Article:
This short bridge is built on top of the flowing river with the lake, mountains, and glaciers out in the distance. When it comes to views, it doesn’t get much better than this.
Once you pass the bridge though, the terrain will get much more technical from time to time. Instead of having a nice packed dirt path to follow, you will need to walk on uneven rocks throughout durations of the trail.
Here you will need to be on the lookout for the red marked rocks, which will help you understand the route to take. Be very careful here and take things slowly since walking on this uneven terrain can be quite dangerous.
As you walk further along you will be able to enjoy some new views of the Zillertal Valley out in the distance with Schlegeis Stausee now in your rear view mirror.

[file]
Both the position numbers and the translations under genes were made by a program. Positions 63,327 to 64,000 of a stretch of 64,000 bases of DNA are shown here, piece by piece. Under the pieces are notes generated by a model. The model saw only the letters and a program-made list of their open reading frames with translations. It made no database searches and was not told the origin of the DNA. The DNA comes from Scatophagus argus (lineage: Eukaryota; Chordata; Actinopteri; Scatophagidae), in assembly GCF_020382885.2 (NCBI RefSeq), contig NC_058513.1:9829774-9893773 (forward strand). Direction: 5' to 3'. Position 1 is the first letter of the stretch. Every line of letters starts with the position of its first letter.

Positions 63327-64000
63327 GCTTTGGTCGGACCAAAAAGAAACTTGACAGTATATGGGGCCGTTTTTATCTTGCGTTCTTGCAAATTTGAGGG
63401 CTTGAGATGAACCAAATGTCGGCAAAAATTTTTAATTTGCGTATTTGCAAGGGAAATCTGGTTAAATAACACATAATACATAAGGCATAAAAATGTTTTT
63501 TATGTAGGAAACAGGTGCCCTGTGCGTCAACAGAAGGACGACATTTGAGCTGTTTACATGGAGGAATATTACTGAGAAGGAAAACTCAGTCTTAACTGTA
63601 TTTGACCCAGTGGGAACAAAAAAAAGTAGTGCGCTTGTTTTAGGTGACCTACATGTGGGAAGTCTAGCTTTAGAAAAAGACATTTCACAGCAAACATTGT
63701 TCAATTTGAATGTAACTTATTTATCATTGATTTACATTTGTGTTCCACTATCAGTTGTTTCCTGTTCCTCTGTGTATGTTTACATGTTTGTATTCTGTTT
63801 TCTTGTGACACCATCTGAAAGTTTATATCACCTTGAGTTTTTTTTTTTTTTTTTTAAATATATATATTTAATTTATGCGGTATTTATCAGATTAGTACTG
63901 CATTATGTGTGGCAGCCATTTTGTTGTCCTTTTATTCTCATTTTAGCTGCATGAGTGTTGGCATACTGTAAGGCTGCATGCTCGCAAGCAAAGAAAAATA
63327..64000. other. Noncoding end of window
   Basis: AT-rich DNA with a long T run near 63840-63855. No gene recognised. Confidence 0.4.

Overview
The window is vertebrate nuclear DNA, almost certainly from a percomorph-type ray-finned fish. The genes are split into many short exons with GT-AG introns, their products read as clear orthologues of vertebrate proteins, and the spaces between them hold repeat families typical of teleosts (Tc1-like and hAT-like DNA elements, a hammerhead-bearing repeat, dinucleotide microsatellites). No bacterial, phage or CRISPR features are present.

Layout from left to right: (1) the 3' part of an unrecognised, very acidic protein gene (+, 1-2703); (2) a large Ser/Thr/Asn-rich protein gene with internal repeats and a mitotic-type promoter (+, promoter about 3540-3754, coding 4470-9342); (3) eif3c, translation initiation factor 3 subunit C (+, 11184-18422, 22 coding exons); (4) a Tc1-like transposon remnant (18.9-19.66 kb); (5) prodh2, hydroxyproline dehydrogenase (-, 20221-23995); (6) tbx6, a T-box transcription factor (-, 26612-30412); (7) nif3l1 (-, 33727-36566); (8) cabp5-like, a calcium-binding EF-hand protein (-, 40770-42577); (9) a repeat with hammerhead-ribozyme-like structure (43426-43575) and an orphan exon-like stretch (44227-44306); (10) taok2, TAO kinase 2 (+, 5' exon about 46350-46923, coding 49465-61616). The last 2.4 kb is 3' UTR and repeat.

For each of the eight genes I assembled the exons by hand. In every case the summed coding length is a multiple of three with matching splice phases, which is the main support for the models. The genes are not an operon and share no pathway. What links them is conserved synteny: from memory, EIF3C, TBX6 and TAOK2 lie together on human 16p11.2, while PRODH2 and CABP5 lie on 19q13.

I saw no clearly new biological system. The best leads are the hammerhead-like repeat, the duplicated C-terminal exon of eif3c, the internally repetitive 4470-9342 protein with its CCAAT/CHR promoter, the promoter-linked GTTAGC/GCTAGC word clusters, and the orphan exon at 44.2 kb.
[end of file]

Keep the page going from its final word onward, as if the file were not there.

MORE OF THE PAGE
As you continue along the rocky terrain, you eventually will see the Friesenberghaus out in the distance right next to a small lake off to the side.
You will reach a point where you will now have to head downhill on a loose dirt/rocky path zig zagging down to reach the Friesenberghaus.
This portion of the trail can also be quite dangerous as the terrain can be a bit slippery especially with it going downhill.
After around a half hour or so of decline you will reach the Friesenberghaus, where you can sit back and relax now that you have completed the toughest parts of the hike.
C) Friesenberghaus to Schlegeis Stausee
Now that you have visited both huts, it is time to head all the way back down to the starting point of the hike near Schlegeis Stausee. From the hut you will now need to follow the signs on route #532 down to the bottom.